[robotics-worldwide] [journals] CFP: Robotics and Autonomous Systems Journal - Special Issue on Robotics and Creativity

Antonio Chella antonio.chella at unipa.it
Mon Jun 8 09:30:47 PDT 2015


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CFP - Apologies for multiple copies
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Robotics and Autonomous Systems (RAS) Journal - Elsevier
Special Issue on Robotics and Creativity
OPEN CALL – DEADLINE IS JUNE 30

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Introduction
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Creativity has been proposed as a cornerstone of cognition and a hallmark of human behaviour. The concept is hard to define and delineate against the background of discussions on such diverse notions such as intelligence and variety in behaviour and art. Computational creativity has been a growing field in recent years with machines creating visual art, music, poetry, narratives, games and even cooking recipes. At the same time, researchers in the field advance the understanding of the notion of creativity and its role in cognition and human-like intelligence. 

In robotics research on social and edutainment robotics, solutions are being sought for robots to produce appropriate behaviours in contact with humans in face-to-face interaction. This requires a certain amount of flexibility in their repertoire. Robots are meant to navigate in unknown environments, engage in (possibly) open-ended dialogue with humans and be entertaining in certain contexts. All of these are just a few examples of tasks in which creative behaviour would be useful. Most importantly, contrary to software systems, robots offer real embodiment and situatedness, which are main ingredients for artistic creations. 

Examples of new kinds of performing machines have been proposed in the recent past. These include, among others, robots creating visual art, playing musical instruments, dancing, performing in theatrical plays, presenting poetry and baking pizzas. All of these tasks would be ascribed a certain degree of creativity or an understanding of creative processes if performed by a human. A definition of the concept of computational creativity has been advanced in recent years and hence foundations have been laid to discuss this within the context of robotics. This is a timely topic as applications fields of such creative technologies are becoming commercially viable in several areas but particularly entertainment robotics.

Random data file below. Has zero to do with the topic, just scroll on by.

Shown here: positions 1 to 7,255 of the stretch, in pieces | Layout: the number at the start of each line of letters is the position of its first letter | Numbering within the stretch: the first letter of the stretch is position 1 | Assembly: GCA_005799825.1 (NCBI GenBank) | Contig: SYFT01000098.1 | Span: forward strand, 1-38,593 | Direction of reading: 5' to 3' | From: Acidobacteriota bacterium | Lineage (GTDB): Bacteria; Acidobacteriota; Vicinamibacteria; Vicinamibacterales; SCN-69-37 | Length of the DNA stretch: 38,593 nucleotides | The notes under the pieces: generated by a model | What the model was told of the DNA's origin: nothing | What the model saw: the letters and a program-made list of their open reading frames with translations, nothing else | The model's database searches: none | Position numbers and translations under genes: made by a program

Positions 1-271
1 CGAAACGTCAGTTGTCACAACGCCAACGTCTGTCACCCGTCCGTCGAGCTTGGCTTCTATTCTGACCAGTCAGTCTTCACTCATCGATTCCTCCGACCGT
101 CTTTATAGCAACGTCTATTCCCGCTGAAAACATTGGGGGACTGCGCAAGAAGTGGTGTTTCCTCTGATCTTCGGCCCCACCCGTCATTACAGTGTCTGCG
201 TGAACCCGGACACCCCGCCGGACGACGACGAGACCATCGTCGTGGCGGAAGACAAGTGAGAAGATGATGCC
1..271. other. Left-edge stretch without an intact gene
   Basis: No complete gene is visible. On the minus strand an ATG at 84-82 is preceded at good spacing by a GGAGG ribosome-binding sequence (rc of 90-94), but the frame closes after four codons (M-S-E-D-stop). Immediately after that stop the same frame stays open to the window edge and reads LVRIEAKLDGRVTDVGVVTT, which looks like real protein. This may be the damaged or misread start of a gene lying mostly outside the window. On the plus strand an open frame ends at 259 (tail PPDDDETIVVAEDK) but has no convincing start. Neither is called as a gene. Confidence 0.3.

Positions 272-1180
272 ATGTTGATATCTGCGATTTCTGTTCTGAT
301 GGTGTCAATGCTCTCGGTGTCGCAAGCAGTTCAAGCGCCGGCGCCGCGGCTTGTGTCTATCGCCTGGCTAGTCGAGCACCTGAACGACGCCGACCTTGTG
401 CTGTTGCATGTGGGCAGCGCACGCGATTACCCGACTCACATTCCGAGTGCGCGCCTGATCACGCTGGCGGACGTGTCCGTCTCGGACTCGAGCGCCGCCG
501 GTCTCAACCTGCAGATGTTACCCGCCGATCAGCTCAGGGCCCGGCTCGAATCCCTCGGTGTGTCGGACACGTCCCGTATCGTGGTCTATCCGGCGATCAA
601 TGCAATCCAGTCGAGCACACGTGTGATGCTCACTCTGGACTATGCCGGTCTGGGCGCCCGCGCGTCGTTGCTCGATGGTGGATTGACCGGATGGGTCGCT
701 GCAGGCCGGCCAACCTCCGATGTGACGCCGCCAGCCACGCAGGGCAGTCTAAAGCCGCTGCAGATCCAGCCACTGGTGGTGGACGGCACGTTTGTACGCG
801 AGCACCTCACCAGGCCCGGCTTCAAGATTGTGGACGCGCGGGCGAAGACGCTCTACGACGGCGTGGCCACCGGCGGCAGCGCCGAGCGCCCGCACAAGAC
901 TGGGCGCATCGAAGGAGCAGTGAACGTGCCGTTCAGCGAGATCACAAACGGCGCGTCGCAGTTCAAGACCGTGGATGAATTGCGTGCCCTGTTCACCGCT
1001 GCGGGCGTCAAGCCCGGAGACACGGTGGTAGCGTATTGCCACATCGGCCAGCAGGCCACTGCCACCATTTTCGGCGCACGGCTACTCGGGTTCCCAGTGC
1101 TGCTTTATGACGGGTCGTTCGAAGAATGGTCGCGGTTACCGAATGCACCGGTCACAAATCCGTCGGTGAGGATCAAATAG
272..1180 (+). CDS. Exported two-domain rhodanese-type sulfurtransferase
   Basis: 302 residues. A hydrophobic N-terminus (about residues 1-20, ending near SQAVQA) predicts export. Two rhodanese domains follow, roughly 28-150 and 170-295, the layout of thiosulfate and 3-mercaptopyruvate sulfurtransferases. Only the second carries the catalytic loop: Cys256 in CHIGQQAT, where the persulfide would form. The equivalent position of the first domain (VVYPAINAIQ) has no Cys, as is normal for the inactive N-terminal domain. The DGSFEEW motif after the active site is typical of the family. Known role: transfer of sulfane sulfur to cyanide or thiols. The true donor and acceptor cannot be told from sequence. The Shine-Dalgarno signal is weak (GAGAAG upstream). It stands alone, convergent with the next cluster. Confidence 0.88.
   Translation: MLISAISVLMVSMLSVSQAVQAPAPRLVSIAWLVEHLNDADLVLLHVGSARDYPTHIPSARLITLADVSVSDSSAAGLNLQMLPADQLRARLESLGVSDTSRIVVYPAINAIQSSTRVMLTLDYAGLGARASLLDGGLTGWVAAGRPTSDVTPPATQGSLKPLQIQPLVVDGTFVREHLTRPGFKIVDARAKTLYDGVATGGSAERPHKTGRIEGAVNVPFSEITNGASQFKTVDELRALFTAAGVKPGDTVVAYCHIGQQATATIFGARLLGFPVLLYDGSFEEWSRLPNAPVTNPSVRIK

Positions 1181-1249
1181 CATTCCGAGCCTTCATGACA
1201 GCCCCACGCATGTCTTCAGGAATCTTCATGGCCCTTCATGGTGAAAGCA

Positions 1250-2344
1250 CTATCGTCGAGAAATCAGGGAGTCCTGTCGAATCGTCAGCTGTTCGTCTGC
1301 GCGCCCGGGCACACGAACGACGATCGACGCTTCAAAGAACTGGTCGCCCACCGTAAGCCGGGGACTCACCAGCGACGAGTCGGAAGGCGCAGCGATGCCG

On the one side, the objective of the special issue will be to assess whether presently robots may be creative to a certain extent, whether they should be and how to make them more creative. On the other side, robotics can also serve as a novel tool to exploit creativity in artists.

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List of Topics
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We encourage authors to submit original work on robotics and creativity. Topics of interest include but are not limited to:
a) performing and artistic robots; 
b) human-robot interaction in arts; 
c) sensors and actuators in creative robotics;
d) cognition and creativity in robots; 
e) learning and problem solving in creative robots;
f) theoretical issues related to robotics and creativity.

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Submission Guidelines
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Submissions to the special issue must include original research. Papers must be original and have not been published or submitted to other journals.
Authors should prepare their manuscript according to the Guide for Authors available from the online submission page of the Robotics and Autonomous Systems at http://ees.elsevier.com/robot/. Authors must select "SI: Robotics and Creativity" when they reach the "Article Type" step in the submission process. All papers will be peer-reviewed following the Robotics and Autonomous Systems reviewing procedures.

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Important Dates
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Submission open April 1, 2015
Deadline for paper submission June 30, 2015
Notification of acceptance      March 31, 2016
Publication date June, 2016

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Guest Editors
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Sascha Griffiths
Queen Mary University of London, United Kingdom
sascha.griffiths at qmul.ac.uk

Antonio Chella
University of Palermo, Italy
antonio.chella at unipa.it

Geraint A. Wiggins
Queen Mary University of London, United Kingdom
geraint.wiggins at qmul.ac.uk


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